What is known is that these practices include blood sacrifices of animals, ritual possession (similar to that practiced in Voudoun) and the use of magic potions and charms made from herbs and stones associated with various Orisha and other deities. These known elements led to much speculation about what the secretiveness was all about, and soon gave birth to never-proven rumors about human sacrifice, Satanism, devil worship and witchcraft.

Although the infrastructure of slavery collapsed in the 19th century, Santeria continued and spread geographically to establish small outposts in various parts of the world, including Mexico (where it caught on in a big way) and North America (where it caught on in a very small way). While other religions and occult traditions such as Freemasonry, witchcraft and voudoun worked to educate outsiders about their generally good intentions, adherents of Santeria stuck with what had worked for them — strict secrecy. When it became politically incorrect to accuse Wiccans of frolicking in the woods with the Dark Man, Christian fundamentalists and the intellectual underachievers of middle America were in a virtual panic to find a suitably villainous movement of Satan lovers. You can guess where this is going.

In 1989, the anti-Santeria frenzy reached its peak with a gruesome mass murder in Matamoros, Mexico. Thirteen people were found mutilated and killed by various unpleasant means, including boiling in oil, at a ranch near the town of Matamoros. Mass quantities of drugs were also found on the scene.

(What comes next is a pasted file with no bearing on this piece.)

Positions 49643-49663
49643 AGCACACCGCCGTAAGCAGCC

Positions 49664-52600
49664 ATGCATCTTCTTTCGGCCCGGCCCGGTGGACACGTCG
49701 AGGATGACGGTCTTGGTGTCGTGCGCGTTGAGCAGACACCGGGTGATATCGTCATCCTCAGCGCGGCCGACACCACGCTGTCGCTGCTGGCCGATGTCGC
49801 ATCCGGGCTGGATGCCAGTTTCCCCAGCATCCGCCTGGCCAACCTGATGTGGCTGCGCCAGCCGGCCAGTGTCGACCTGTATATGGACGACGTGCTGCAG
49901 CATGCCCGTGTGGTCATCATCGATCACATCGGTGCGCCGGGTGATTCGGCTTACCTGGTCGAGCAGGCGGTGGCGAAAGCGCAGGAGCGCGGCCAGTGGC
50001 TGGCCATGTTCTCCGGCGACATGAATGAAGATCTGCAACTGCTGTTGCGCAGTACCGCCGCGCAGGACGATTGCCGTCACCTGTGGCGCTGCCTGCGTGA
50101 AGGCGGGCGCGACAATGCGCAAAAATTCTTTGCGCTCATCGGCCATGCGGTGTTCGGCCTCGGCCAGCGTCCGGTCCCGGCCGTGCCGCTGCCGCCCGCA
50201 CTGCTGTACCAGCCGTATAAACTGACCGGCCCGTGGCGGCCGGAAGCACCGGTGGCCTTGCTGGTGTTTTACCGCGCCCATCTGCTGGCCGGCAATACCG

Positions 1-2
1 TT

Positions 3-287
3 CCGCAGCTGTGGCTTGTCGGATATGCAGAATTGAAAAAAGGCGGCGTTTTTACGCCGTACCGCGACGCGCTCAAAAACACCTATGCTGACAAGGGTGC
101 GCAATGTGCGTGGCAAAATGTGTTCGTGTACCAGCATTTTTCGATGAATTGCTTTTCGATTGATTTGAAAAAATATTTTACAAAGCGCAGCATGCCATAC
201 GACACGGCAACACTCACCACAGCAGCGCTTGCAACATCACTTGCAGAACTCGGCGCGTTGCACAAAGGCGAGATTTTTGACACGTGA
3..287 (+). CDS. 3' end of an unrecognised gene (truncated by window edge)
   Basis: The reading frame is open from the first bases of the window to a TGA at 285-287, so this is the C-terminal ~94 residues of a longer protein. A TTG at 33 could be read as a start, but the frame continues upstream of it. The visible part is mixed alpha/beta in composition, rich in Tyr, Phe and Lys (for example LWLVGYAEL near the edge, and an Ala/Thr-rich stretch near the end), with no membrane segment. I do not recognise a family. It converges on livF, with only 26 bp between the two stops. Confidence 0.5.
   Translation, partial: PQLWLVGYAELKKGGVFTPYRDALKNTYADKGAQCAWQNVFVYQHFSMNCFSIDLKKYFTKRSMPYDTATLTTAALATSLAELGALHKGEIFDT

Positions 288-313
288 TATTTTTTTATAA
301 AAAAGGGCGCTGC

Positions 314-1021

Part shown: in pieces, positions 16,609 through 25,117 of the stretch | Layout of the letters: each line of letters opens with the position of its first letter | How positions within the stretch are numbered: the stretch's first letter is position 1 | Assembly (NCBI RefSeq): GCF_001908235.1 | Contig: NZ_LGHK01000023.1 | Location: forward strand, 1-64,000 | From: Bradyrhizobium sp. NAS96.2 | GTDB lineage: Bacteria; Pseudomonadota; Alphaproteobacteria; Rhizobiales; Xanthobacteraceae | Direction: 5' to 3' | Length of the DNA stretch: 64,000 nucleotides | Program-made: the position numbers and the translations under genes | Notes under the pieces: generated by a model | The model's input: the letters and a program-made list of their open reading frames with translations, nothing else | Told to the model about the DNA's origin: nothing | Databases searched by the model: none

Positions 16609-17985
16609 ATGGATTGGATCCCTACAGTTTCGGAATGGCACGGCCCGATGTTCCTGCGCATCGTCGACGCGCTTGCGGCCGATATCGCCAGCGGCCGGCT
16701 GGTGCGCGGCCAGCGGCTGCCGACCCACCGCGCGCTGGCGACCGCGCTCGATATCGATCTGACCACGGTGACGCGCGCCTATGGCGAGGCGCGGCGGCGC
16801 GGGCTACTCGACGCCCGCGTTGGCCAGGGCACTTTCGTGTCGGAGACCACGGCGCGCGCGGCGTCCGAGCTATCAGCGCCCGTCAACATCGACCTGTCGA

santeria3 The sensational nature of the murders immediately led the media to groundless speculation that the murders were somehow Satanically inspired. In fact, they were drug-dealing inspired, although the drug-gang's leader practiced a weird mish-mash of religious hoodoo, including elements of Santeria. Among his non-standard practices: He required gang members to repeatedly view "The Believers," an incredibly bad horror movie in which Martin Sheen encounters a cult of grisly-human-sacrificing bad guys. The bad guys are characterized as Santerians, but the movie barely distinguishes between its stupid misconceptions about Santeria and its stupid misconceptions about voodoo.

Martin Sheen inexplicably went on to become a liberal icon, despite this movie, which helped give bottom-feeding scum like Jerry Falwell and Pat Robertson enough false material to last them well into the 21st century.

Although Santeria has recently taken on a certain amount of the New Age chic according to Witchcraft and The Occult in the last 50 years, it still remains on the far fringe of religious practice. If you're looking for a load of baseless happy crap to offset the load of baseless nasty crap spread by Sheen and Falwell, you can find Santeria enthusiasts aplenty among the voluminous middle-class-white-kids-who-think-they-have-problems caste of American society.

They'll give you a right proper PC song and dance, but aside from long lists of baseball-card-style stats on the saints/orisha, it's highly unlikely they know meaningfully more about Santeria than you do after reading this article. Ignore them, but be tactful. Middle-class-white-kids-who-think-they-have-problems can be dangerous when cornered by superior knowledge.